Given Flint’s Tap Water Crisis, How Does Baltimore Fare?

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lime_waterAs we watch the tragic Flint, Michigan, tap water situation unfold, it begs the question closer to home: How good is Baltimore’s tap water?  As we’ve reported before, the Baltimore metro enjoys good quality drinking water. But to be sure, we checked in with Department of Public Works to ask a few specifics regarding Flint’s situation. Even though Baltimore delivers good tap water to 1.8 million homes and businesses, it’s still a good idea to filter the unavoidable chlorine by-products from your water. As Flint has taught us, it’s smart to know the source, ingredients and potential pitfalls of products our families consume and use.

For the most part, our drinking water is good because in 1973 the Safe Water Drinking Act was signed into law and set minimum health standards for municipal-supplied tap water. The federal government’s Environmental Protection Agency regulates drinking water.

The Baltimore City Department of Public Works supplies 1.8 million homes in the Baltimore-metro with drinking water.  Baltimore is known for good drinking water that meets all federal standards. Each year, the city distributes an easy-to-follow report detailing yearly water quality test results.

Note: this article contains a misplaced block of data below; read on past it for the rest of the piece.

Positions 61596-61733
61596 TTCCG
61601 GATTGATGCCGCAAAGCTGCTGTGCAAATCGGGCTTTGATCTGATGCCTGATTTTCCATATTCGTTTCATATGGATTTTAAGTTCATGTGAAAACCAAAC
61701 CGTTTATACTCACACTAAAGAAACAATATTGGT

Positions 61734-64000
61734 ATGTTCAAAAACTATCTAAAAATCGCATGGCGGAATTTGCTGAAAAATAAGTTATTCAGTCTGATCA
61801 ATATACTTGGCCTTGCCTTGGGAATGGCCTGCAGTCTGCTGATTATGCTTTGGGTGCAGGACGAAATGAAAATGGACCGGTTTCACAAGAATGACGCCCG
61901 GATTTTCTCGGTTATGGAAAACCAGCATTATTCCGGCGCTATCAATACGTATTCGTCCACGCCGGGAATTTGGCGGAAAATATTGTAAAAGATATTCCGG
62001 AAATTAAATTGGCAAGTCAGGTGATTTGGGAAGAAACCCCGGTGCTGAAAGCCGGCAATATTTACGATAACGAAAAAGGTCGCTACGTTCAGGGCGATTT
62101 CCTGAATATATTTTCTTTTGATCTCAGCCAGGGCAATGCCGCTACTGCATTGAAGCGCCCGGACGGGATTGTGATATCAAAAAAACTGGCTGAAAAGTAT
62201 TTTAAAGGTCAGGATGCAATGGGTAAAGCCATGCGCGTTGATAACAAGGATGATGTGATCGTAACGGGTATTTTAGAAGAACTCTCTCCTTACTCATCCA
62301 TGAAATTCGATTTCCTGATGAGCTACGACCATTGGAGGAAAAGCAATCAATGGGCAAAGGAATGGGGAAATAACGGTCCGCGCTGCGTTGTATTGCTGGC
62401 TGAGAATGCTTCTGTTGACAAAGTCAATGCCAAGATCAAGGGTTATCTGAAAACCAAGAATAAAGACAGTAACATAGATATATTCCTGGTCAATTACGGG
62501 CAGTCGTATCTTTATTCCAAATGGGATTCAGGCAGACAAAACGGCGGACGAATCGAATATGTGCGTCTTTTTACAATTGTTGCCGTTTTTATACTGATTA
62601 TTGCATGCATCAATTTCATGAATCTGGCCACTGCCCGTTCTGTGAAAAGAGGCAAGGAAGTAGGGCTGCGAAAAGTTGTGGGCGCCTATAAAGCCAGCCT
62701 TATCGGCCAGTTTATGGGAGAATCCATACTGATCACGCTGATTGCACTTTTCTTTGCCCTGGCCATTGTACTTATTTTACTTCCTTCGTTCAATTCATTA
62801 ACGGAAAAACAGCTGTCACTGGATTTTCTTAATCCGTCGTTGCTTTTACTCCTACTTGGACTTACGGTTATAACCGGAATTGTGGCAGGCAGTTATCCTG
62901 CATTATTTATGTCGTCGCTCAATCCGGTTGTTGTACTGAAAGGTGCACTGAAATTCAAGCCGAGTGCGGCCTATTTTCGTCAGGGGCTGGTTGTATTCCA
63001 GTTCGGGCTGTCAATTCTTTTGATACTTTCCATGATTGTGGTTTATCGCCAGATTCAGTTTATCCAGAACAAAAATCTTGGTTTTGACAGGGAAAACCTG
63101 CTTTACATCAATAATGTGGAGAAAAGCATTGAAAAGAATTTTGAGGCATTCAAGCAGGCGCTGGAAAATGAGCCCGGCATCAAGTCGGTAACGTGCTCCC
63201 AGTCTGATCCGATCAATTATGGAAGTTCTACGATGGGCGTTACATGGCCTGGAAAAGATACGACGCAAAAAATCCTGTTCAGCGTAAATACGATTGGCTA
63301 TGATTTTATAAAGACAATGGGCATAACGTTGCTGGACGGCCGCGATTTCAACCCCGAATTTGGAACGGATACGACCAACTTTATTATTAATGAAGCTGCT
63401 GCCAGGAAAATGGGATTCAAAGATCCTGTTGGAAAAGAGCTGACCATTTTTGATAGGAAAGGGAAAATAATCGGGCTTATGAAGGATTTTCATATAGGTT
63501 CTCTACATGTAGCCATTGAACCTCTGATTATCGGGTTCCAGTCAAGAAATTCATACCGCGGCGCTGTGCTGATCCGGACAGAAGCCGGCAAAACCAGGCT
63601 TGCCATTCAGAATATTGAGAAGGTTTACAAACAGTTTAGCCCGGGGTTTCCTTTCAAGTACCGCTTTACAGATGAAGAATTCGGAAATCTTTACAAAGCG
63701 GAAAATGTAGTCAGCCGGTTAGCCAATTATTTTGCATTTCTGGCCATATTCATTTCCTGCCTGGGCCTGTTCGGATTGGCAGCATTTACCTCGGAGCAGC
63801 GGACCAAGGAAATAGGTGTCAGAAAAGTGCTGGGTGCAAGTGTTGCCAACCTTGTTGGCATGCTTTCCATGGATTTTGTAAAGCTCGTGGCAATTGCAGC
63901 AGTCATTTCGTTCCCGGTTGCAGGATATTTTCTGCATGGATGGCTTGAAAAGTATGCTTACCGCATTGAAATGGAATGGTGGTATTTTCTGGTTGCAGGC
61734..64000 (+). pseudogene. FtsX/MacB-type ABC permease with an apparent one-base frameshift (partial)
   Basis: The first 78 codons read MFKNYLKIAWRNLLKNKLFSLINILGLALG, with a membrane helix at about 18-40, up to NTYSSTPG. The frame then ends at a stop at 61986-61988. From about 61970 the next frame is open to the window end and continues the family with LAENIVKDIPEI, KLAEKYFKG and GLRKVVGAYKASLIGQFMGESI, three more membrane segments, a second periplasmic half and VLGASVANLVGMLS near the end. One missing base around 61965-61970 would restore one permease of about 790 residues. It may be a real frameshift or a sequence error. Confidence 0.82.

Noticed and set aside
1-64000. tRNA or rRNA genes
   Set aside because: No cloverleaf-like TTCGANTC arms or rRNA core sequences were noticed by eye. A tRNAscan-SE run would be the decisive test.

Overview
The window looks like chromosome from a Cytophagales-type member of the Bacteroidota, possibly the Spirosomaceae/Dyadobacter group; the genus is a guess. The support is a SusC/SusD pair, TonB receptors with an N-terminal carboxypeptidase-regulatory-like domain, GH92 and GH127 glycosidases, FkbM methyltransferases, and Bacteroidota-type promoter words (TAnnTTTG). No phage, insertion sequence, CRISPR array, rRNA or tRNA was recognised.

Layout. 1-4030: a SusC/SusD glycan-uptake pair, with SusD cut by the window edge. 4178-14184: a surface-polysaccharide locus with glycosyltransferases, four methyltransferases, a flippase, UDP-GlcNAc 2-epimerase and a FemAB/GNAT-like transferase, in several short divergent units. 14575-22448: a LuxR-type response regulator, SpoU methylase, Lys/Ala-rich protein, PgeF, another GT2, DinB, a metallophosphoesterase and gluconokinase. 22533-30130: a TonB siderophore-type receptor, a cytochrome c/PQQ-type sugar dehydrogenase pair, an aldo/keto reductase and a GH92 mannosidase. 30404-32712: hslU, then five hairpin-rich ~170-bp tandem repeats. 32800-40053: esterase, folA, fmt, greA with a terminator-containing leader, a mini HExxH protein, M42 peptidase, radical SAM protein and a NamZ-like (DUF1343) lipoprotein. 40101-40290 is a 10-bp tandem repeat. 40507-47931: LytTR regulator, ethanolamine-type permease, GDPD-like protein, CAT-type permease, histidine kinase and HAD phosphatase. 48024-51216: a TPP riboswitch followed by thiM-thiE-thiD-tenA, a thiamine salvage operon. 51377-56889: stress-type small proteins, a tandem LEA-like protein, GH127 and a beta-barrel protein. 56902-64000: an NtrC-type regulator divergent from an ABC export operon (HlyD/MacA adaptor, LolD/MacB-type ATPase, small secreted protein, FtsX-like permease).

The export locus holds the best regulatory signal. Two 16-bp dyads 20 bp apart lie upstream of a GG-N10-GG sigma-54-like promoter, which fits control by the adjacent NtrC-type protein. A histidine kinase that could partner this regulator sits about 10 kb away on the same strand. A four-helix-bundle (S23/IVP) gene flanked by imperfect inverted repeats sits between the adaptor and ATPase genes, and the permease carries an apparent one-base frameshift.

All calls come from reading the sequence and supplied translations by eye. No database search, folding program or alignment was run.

Clean water in, clean water out

Baltimore’s water source is surface water – rainfall and snowmelt – which feeds into the Liberty, Loch Raven and Pretty Boy reservoirs. The watershed that feeds our reservoirs is clean thanks to strategic planning by Abel Wolman, a Maryland Department of Health Engineer between 1922 to 1939. Wolman’s visionary-thinking spurred Baltimore to buy the vast acreage surrounding our reservoirs to ensure the land remained undeveloped. The Baltimore-area watershed is mostly forested (a natural filter) with little industry and farming. Baltimore City has three water treatment plants that deliver tap water to Baltimore City and Baltimore County, as well as parts of Anne Arundel and Howard Counties.

Flint’s corrosive water in, lead-tainted water out

In 2014, Flint’s elected officials chose to switch the water treatment’s plant water source from the pricier Detroit supply, to the notoriously dirty Flint River.  Flint River water is toxic and its contaminants corroded not only Flint’s iron pipes, but the city’s lead-based pipes as well.  Allegedly, Flint chose to not add anti-corrosive agents at the treatment plants and the invisible chemical lead leached into tap water and was consumed by Flint’s citizens.  Lead is a neurotoxin and there is no safe level in humans. Lead accumulates faster in smaller children’s bodies (Flint’s childhood lead cases spiked), and lead’s negative developmental impacts are irreversible. You don’t mess around with (or ignore) lead.

Could lead leach into Baltimore’s aging water pipes?